Archive for November, 2008

The Internet proved to be an invaluable tool for the Obama campaign. First indications are that the Obama presidency will continue to make unprecedented use of digital communications as both a governing tool and a way to foster better interaction between the people and government.

The Obama campaign posted behind the scenes photos on photo-sharing site Flickr of Obama, his family, and friends as they waited for election results . The pictures generated so much traffic that Flickr became briefly overloaded.

In addition, Obama’s transition team website is soliciting ideas for solving the country’s problems. Check it out at  the Open Government section at .

Obama’s campaign will be studied for years to come by both political and business marketers. His use of digital marketing for building and maintaining support was exceptional.

One small example.  If you contributed to Obama’s campaign you received an email from  Obama on election night, saying “I’m on my way over to Grant Park in Chicago.  Just want to thank you for your generous support.”  Something like that went out to millions of supporters.

Nice touch.

It was only a matter of time before technology made behavioral targeting bigger and badder. This is evident in the number of companies at Ad Tech offering behavioral targeting service. The analytics you can now access about a person’s browsing behavior are quite astounding. Yes, you can construct a browser’s navigation path using Google Analytics – but it would be pretty laborious and the depth of info you get wouldn’t be as powerful as the paid services I’ve seen here – for example, Webtrends.

Behavioral targeting is fine as long as it is confined to the the website that the browser opted in from. Following the browser beyond the site he opted in from, and using that info should be a no-no.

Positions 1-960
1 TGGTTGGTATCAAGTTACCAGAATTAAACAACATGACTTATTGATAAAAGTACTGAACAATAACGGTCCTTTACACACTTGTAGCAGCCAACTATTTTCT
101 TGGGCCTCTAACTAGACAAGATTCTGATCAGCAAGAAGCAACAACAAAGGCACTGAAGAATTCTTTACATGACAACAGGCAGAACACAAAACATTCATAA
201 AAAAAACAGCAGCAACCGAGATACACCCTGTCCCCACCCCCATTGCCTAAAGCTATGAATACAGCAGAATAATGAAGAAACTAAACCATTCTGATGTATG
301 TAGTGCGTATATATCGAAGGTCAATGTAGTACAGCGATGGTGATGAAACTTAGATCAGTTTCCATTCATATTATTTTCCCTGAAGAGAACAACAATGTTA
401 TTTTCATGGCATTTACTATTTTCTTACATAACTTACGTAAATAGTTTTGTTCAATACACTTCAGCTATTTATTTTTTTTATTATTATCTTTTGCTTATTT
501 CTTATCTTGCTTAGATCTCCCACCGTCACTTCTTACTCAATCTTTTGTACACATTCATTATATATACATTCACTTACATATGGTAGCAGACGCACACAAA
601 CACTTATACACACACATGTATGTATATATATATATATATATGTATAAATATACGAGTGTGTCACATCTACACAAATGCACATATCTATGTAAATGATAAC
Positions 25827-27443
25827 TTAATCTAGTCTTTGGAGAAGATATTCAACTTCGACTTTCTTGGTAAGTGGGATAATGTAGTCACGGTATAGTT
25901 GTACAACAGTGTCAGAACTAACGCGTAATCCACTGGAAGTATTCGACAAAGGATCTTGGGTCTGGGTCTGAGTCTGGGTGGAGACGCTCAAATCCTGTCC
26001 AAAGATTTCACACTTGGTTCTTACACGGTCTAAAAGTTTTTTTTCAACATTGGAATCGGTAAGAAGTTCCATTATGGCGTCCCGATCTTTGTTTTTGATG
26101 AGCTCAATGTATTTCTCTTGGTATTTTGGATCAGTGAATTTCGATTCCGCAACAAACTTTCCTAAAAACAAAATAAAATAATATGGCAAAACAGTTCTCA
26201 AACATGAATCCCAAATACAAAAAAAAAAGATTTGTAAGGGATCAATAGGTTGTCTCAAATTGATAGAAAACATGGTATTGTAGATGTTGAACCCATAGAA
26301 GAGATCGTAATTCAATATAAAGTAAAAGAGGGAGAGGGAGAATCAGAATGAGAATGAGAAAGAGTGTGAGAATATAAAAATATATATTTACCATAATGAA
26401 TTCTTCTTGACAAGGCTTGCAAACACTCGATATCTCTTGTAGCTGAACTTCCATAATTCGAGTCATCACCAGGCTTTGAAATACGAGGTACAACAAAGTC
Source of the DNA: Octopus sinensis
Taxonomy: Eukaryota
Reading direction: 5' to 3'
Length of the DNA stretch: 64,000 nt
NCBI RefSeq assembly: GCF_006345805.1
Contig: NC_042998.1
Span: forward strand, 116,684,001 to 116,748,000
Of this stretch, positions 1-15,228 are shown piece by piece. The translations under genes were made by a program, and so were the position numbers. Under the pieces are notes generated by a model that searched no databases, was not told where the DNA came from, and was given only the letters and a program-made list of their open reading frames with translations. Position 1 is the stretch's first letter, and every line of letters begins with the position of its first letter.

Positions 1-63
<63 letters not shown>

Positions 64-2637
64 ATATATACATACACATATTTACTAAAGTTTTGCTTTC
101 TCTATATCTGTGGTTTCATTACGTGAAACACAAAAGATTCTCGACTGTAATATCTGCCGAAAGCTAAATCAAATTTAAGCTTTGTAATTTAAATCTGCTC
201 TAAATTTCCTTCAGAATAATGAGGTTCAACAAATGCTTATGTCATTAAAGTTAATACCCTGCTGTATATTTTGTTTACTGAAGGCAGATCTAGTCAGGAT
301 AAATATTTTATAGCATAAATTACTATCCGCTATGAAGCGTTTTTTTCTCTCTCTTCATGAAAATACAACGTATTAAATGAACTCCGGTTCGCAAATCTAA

There is no doubt that formulating and delivering  ad messages according to browsing behavior is a massively effective advertising weapon. The key to making behavioral targeting work, of course, is getting people to opt-in. Once you have that, you have access to a mountain of useful data.

If you want to see a powerful, advanced technique for getting opt-ins, check out my article Squeezing More Juice Out of Your Squeeze Pages. Or check out my services at

One company at Ad-tech NY that I believe can be very useful to entrepreneurs and small businesses is Blogvertise. Their service enables you to leverage the power of blogs for your search marketing efforts.

Blogvertise has a network of blogs. Depending on the package you buy, you can either pick or let them pick the blogs you want to appear on. The blogger is notified about your blog/content and the anchor text links you want. They write about you in a post (or post a link on the nav bar of their home page) using your anchor text link. If you don’t like what they write you can delete it.

It’s a simple way to generate buzz. In addition, the ability to place your anchor text links in their blog network helps raise your search marketing profile for the keywords you want. And it’s quite affordable.  Prices depend on the quality of the blogs that are chosen,  and range as low as $4.00. Check it out at


Ad:Tech NY Note

Went to Ad Tech Expo in New York. The Hilton is a little crowded for this size event, but so be it. As expected, most of the exhibitors are geared toward companies with fairly large ad budgets, and the agencies that handle them. But a few companies do have something to  offer entrepreneurs and small businesses. I’ll talk about some of these companies in the next few posts.

As the name of the event implies, it focuses on advertising technology – online programs, systems and services that enable advertisers and publishers be more effective. Sounds kind of insular at first, but then you realize that Google is almost totally built on advertising technology (Adwords).